Patients with Parkinson’s Disease (PD) often develop respiratory weakness and lower lung capacities. This greatly diminishes quality of life, leading to difficulties with breathing, speaking, and swallowing. Respiratory weakness can also lead to one of the most common causes of death in people with Parkinson’s Disease –aspiration pneumonia—especially in the late stages of the disease.
Individuals with PD can experience over 50% decreases in maximum inspiratory pressure and maximum expiratory pressure, which is essentially the force with which one can inhale or exhale, respectively (Sapienza et al. 2011). Poor ability to inhale may be attributable to reduced respiratory muscle strength and increased chest wall rigidity (Sathyaprabha et al. 2005), which are two common characteristics of PD.
In short, living the best possible life with PD includes taking preventative measures to reduce PD’s impact on the respiratory system. There are currently no standard protocols for respiratory therapy for people with PD, but research is beginning to show some promise for exercising the respiratory system –just like one should exercise the rest of the body.
Respiratory Muscle Training (RMT)
Research on techniques to improve respiratory health is in its infancy, but some studies have indicated that a technique called Respiratory Muscle Training (RMT) may significantly improve respiratory muscle strength (Jones and Busse, 2012). RMT involves inhaling and/or exhaling against resistance through a device called a respiratory muscle trainer.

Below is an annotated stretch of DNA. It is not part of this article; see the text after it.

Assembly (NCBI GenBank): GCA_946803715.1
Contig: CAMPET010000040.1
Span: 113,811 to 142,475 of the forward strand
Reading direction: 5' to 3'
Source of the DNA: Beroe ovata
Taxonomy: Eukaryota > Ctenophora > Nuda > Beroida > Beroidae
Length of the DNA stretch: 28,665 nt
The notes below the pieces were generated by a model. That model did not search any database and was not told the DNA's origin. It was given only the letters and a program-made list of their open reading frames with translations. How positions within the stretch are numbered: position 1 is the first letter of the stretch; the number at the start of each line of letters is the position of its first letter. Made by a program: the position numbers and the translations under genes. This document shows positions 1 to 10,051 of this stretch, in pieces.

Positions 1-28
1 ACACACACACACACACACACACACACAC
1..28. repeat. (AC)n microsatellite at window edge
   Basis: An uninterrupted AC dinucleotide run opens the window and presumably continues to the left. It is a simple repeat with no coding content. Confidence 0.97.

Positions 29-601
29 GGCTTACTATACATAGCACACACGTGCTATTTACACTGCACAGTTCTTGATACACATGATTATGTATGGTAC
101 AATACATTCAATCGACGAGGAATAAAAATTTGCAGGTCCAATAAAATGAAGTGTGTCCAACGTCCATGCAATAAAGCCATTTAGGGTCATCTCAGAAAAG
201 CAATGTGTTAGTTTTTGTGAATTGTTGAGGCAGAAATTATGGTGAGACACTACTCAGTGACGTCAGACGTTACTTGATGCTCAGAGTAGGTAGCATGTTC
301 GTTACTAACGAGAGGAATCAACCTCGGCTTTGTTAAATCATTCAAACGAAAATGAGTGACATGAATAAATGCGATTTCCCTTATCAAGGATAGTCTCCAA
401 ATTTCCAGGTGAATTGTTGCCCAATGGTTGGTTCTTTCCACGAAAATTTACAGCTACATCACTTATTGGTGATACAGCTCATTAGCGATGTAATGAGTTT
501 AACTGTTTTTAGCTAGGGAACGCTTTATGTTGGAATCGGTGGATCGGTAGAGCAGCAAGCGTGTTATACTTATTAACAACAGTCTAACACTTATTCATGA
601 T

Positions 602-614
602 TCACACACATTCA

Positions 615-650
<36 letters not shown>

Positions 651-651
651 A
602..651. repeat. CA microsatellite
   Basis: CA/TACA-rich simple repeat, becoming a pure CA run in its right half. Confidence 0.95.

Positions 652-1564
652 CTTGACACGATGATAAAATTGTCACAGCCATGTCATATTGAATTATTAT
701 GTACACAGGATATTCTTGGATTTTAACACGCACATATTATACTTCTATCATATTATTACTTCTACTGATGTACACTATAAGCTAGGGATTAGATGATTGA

Research has shown that RMT can increase respiratory muscle strength (Sapienza et al. 2011 Reychler et al. 2016). Put simply, RMT can improves one’s ability to cough, breathe, swallow and talk at normal volume. This leads to the following improvements in quality of life:
- A good strong cough = clearing secretions and foreign objects from the airways
- Ease with swallowing=prevention of choking, aspiration (getting food into the airways) and subsequent infection and pneumonia that could develop.
- Talking with adequate volume= improved communication and social relationships.
Two forms of RMT have been examined: inspiratory muscle strength training (strength for inhaling) and expiratory muscle strength training (strength for exhaling).
In a study of 60 participants, half of which were randomly chosen to utilize a expiratory muscle strength trainer (EMST) for 4 weeks while the other group utilized a sham device, EMST was found to increase maximum expiratory pressure by 27%, improve swallowing function (Sapienza et al. 2011). Other studies have also demonstrated that EMST can improve coughing and a reduction in incidence of aspiration (Troche et al. 2010; Pitts et al. 2009). In short, EMST can make critical improvements in strength that protect lungs from aspiration and subsequent pulmonary complications.
Studies of inspiratory muscle strength training in people with PD are currently underway (Ferro et al. 2019). However, a study that has been done on healthy adults over the age of 65 does demonstrates that (IMST) may have serious benefits in improving maximum inspiratory pressure (Reychler et al. 2016). Over the course of a 4-week IMST program, 16 participants were able to increase their maximum inspiratory pressure by 38% (Reychler et al. 2016). Over the course of the 4 weeks, participants performed 15 minutes of IMST maintaining a respiratory rate of 15-20 breaths per minute; each week of the program, the resistance on their training device was increased (Reychler et al. 2016).